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The question is not who will lead the Conservative Party, but whether it will survive

Posted by hkarner - 14. Juni 2019

Date: 13-06-2019
Source: The Economist: Bagehot

Brexit could prove to be an extinction event for the party that has dominated British politics for much of the past century-and-a-half

There are few things that Britain’s Conservatives relish more than a leadership election. For candidates, it is a chance to talk about their favourite subject—themselves. For mps and party members, it is an opportunity to trade their votes for favours or flattery. But the brighter Tories recognise that this is a leadership election with a difference: this time they are dancing on the edge of a volcano. The natural party of government for much of the past century-and-a-half could face catastrophe, in the form of an internal split or a wipeout in the next election.

The party’s recent electoral performance has been disastrous. It saw its vote-share crumble to 9% in the European election last month and then came third in the Peterborough by-election. It is polling below 20%. Any honeymoon the next party leader enjoys is sure to be brief, for the Conservatives run a minority government that is trying to push through a complicated and controversial divorce bill in the face of profound divisions in their own ranks, not to mention the country, and mounting impatience in Brussels. The next prime minister could face a vote of no confidence within a month and a general election within a year. Den Rest des Beitrags lesen »

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Tory candidates are misleading people about a no-deal Brexit

Posted by hkarner - 14. Juni 2019

Date: 13-06-2019
Source: The Economist

Hardliners say it would be fine, moderates say it could be stopped. Both may be in for a nasty surprise

Fully ten leadership candidates faced a first ballot of Conservative mps as we went to press. In hopes of being one of the final two to go through to a vote by party members, they are vying to promise the most extravagant tax and spending plans. But the immediate challenge for the winner, who will take office in late July, will be Brexit, which is due to happen three months later. And here the promises vary from instant renegotiation of Britain’s exit deal to withdrawing with no deal at all.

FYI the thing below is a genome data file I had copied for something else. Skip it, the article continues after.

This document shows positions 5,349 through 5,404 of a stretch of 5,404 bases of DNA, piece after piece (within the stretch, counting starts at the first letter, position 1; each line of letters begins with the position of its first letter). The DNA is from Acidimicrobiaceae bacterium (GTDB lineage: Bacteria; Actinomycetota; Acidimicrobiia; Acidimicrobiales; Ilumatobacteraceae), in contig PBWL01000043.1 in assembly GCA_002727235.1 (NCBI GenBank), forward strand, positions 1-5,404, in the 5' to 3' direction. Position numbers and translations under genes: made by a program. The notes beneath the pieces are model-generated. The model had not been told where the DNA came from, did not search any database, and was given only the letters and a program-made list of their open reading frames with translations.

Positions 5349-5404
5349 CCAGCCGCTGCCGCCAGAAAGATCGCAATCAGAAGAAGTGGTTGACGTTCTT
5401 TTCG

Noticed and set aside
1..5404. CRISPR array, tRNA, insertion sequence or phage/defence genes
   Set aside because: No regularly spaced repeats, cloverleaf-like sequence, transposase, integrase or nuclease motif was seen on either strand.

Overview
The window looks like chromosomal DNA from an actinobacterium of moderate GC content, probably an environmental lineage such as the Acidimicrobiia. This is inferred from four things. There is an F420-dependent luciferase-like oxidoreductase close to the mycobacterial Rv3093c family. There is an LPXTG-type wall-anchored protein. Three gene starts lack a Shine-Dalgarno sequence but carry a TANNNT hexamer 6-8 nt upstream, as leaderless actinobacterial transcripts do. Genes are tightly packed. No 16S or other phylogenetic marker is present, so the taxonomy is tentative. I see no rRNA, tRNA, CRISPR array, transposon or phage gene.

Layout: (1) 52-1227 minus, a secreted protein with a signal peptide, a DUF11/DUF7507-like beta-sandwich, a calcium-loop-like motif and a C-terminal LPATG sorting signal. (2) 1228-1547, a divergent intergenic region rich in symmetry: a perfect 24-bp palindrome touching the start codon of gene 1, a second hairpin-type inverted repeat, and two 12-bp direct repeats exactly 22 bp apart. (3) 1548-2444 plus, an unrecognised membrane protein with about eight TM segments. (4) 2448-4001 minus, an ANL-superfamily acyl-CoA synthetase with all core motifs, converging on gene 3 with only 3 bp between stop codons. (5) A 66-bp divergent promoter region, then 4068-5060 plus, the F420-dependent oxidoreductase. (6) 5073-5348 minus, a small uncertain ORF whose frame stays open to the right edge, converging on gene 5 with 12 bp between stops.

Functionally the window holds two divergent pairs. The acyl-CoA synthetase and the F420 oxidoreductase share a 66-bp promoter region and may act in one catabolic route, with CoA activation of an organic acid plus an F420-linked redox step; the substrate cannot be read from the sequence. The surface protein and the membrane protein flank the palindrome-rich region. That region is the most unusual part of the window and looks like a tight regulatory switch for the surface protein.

The timing is tight. Parliament is likely to go into recess just after the new prime minister is installed, and the European Union will go on holiday. mps come back in September, but for less than two weeks before their party conferences. Brussels will be preoccupied with getting a new commission approved by the European Parliament by November 1st. A summit of eu leaders on October 17th-18th will come just a fortnight before the Brexit deadline. Den Rest des Beitrags lesen »

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The technology industry is rife with bottlenecks

Posted by hkarner - 9. Juni 2019

Date: 07-06-2019
Source: The Economist

The US-China tech cold war is making companies more aware of them than ever

Japan had long since lost its lead in electronics. Or so many thought. When an earthquake and tsunami hit the country in 2011, its continued centrality to the industry quickly became apparent. Copper foils for printed circuit boards, silicon wafers to make chips, resin to package them—for many components Japan was the home of the biggest, sometimes only, supplier. As production ground to a halt, customers scrambled to find alternatives. Many had to limit their output, like carmakers reliant on Renesas Electronics, a leading maker of engine-controlling chips whose wafer-fabrication plant sustained heavy damage.

Natural disasters—whether cataclysmic like the Japanese earthquake or merely destructive like floods or wildfires—regularly test the electronics supply chain. Now a geopolitical shock from President Donald Trump’s efforts to isolate China has thrown the industry’s structure into sharp relief—and exposed its choke points (see table).
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Taiwan’s computing titans are caught up in the US-China tech war

Posted by hkarner - 8. Juni 2019

Date: 07-06-2019
Source: The Economist

They would rather remain in the shadows

In the shadow of Taipei 101, the Taiwanese capital’s tallest skyscraper, 42,000 people attended Computex, one of the world’s biggest electronics trade expos, which concluded on June 1st. They bought, sold and ogled every electronic component imaginable. Neon-pulsating fans. Computer casings in every imaginable shade of beige. Infinite varieties of fibre-optic cables. And, of course, chips. If silicon had a smell, Computex would be oozing it.